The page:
Though many things came easy to Colin, he was not without his share of challenges. After being a little league baseball star, Colin’s high school career got off to a somewhat rocky start. But he was not discouraged, and was not to be deterred. He worked hard, conditioning himself, and preparing himself to overcome the obstacles that had presented themselves. Colin’s hard work, determination and perseverance paid off, and he indeed rose to the top of prep baseball, hitting .400 in his senior year and leading Jesuit to the state championship game. Hard work did not frighten Colin, it only served to inspire him, and to make the ultimate success that much more rewarding and enjoyable.
Colin was the epitome of a well rounded person. He was as comfortable serving as a page in Nerius and Oberon, as he was on the baseball field or golf course, in the operating room or at Bruno’s having a nightcap. He got along with all types of people, from all walks of life, and had close friends from every phase of his life, and it seemed that everyone of those friends believed that he was Colin’s best friend.
There is something that few people know about Colin. The LSU Medical School has instituted a strict Honor Code, one that the school emphasizes to its students as being of utmost importance, and one that is strictly enforced. Colin broke the Honor Code. You see Colin and his friends in medical school had a game of shooting pennies at one another. Colin was very good at it, and could shoot a penny across the room as hard and fast as anyone. This one fateful day, Colin entered the student lounge, fired a penny at a classmate, and missed. He hit a copy of the Honor Code that was hanging on the wall, knocking it to the floor, and breaking it. The Honor Code was put back on the wall, with a crack, and it remains in place, with a Liberty Bell-like crack even today. And thus the story of Colin breaking the Honor Code.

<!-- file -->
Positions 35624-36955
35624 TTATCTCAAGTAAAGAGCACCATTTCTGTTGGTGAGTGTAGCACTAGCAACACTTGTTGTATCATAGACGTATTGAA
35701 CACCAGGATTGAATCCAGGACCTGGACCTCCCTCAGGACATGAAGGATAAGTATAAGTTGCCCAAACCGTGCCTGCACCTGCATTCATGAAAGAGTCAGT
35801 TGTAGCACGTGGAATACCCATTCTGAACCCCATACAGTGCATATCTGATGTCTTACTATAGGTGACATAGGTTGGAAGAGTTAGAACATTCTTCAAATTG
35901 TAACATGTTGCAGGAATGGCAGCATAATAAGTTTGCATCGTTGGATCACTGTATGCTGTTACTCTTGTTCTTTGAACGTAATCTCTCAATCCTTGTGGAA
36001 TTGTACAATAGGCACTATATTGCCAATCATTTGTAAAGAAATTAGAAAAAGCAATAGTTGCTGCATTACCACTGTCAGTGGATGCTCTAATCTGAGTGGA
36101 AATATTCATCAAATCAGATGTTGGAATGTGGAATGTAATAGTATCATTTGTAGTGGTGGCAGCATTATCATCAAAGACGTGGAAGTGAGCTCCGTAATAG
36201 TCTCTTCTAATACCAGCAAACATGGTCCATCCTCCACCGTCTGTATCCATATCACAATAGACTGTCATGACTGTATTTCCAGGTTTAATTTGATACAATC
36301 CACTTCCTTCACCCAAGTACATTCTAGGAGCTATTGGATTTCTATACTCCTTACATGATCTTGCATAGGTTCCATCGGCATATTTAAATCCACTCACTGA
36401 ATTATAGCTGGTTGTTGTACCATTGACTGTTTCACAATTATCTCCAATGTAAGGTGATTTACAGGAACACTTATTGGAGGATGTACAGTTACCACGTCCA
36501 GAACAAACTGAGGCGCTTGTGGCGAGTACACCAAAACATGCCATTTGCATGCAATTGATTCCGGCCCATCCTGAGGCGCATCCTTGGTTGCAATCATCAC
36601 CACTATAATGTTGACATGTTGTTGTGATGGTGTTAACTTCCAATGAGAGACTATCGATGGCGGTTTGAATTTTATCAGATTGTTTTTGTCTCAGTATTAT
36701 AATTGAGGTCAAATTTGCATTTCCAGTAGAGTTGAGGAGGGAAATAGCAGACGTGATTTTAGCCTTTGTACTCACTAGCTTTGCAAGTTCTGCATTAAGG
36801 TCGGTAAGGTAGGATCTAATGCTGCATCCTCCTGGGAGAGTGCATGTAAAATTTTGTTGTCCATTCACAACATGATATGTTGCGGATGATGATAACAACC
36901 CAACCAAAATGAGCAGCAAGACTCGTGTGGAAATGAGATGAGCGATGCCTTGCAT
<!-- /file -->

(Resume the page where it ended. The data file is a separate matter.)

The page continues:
There is a temptation to rush to canonize Colin’s memory; there is no need to do so. He stands tall enough as a human being of unique qualities not to need to be seen as a saint. Indeed, to sanctify his memory would be to miss out on the very core of his being, his wonderfully mischievous sense of humor with a laugh that bent you in two. His joy for life transmitted wherever he took his smile and the sparkle in those unforgettable eyes and his boundless energy, which he could barely contain.
What Colin was able to do, and the person he developed into, was not a coincidence. It happened because Colin was born into a wonderful, caring, loving family, with parents who not only possessed the wonderful qualities that Colin inherited, and fostered the growth and development of those qualities, but who were always there to teach, to guide, and to support Colin in every way. Colin was blessed to have wonderful grandparents, and aunts and uncles, and cousins, and to have a brother and sisters, and sister-in-law and brother-in-law who loved him, respected him, and were brimming with pride just to have him as their brother.
I choose to remember the Colin that I’ve always known, for the Colin that I have known is as good as anyone can get. And I know that I speak for all of us in saying that, in a profound sense, Colin did not die on Monday, that he lives in all of us whose lives he touched, in all of us who are better because we knew him, in all of us who have a part of him forever within us. And in a profound sense, Colin will never die, because those of us who knew him will keep him alive within ourselves and we will share what we learned from Colin with all of those with whom we come in contact. I choose to spend my time thinking about September 25, 1979, the day that truly changed the lives of all of us.
Col-lin, God Bless you. And Thank You.